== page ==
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Gillian Leng

GIN Chair 2018, Member of the GIN Board of Trustees 2016 - 2019; 2019 - 2022

 

Gillian Leng is the Deputy Chief Executive at NICE, the National Institute for Health and Care Excellence, and a visiting professor at King’s College London.

Gillian trained in medicine at Leeds, and then spent several years researching the epidemiology of peripheral vascular disease at Edinburgh University.  She was involved in the Cochrane Collaboration as it first became established, and still contributes as an editor to the EPOC Group (Effective Practice and Organisation of Care).  She specialised in public health medicine, and worked as a consultant before moving to NICE in 2001.

At NICE, Gillian has been responsible for the initial set up and running of the clinical guidelines programme, for establishing the NICE implementation function, and for setting up NHS Evidence.  She was also responsible for establishing the NICE programme for accrediting the process of guidelines developed by third parties, and for establishing a guideline development function in social care.  Gillian is also responsible for the NICE programme of indicator development, which supports national initiatives in measuring and monitoring improvements in care.

 

Gillian is involved in other national initiatives, including sitting on the English National Quality Board and being a trustee of the Royal Society of Medicine.  She is also actively involved in research into guideline implementation and quality improvement at King’s College, London. She is the editor of a textbook published in 2014:  ‘Achieving high quality care:  experiences from NICE’.  And, last but not least, she is the current Chair of GIN.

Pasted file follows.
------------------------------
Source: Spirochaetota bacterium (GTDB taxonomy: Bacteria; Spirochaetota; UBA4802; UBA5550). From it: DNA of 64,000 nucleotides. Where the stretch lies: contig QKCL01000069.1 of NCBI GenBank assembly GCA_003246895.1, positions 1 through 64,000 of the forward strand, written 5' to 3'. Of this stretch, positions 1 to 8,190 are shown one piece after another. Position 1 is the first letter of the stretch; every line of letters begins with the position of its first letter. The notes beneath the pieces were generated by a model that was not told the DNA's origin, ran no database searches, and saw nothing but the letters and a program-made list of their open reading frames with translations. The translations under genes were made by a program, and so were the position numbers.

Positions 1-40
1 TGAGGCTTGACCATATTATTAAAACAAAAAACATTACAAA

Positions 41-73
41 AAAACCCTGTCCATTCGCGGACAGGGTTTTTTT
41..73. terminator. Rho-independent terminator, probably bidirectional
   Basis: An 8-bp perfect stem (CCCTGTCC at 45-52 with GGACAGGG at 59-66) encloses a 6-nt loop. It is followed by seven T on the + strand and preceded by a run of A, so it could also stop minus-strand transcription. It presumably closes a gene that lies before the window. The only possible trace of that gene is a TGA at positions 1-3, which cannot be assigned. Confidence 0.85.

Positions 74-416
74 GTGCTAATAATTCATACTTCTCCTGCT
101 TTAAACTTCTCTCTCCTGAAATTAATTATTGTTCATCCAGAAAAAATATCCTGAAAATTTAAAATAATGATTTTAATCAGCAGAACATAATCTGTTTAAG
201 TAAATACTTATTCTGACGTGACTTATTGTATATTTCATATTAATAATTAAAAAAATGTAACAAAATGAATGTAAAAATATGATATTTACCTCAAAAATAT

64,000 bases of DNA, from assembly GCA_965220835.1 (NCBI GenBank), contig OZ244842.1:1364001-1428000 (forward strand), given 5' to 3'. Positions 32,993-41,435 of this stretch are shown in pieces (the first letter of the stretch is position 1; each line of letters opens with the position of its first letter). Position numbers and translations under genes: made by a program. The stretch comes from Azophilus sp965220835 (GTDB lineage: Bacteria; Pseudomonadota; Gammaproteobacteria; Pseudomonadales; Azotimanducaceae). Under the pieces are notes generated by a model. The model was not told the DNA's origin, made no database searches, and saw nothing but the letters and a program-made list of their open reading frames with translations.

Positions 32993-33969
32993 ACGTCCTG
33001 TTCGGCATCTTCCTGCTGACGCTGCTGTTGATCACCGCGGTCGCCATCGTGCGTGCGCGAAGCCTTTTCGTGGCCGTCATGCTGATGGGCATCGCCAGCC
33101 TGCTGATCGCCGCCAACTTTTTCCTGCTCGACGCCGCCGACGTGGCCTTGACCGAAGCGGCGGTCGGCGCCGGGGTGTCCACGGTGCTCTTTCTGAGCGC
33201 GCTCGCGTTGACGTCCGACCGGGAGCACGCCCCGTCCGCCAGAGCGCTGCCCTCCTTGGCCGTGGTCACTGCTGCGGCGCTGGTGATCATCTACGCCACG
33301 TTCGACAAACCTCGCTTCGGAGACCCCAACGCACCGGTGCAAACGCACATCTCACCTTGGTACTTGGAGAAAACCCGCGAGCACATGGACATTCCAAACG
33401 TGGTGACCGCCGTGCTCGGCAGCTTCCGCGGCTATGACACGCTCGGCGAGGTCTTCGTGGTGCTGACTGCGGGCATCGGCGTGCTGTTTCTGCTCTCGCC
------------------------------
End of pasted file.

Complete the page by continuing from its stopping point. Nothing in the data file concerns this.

Vision for GIN 2020-2023

The vision set by the Guidelines International Network is: ‘Trustworthy and accessible guidance for better health’.  This ambitious aim will require GIN to play a key role in supporting the development of guidelines all around the world, including low and middle income countries, and countries with advanced economies.  Where possible, this will entail harnessing new technologies to facilitate communicate and enhance collaboration.

GIN will provide leading edge advice and expertise on advances in guideline methodology, including assessing and grading evidence of different types, considering how best to use economic evaluation, and updating.  GIN will help shape the debate on the role of artificial intelligence in guideline development, and collaborate on the use of data alongside research evidence to create ‘living guidelines’.

GIN and its member organisations will influence the use of guidelines in practice, and will inform the presentation, communication and implementation of guidelines.  And overall, it will aim to ensure that the needs of patients and the public underpin all aspects of its work.

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Page last updated: Oct 01, 2020
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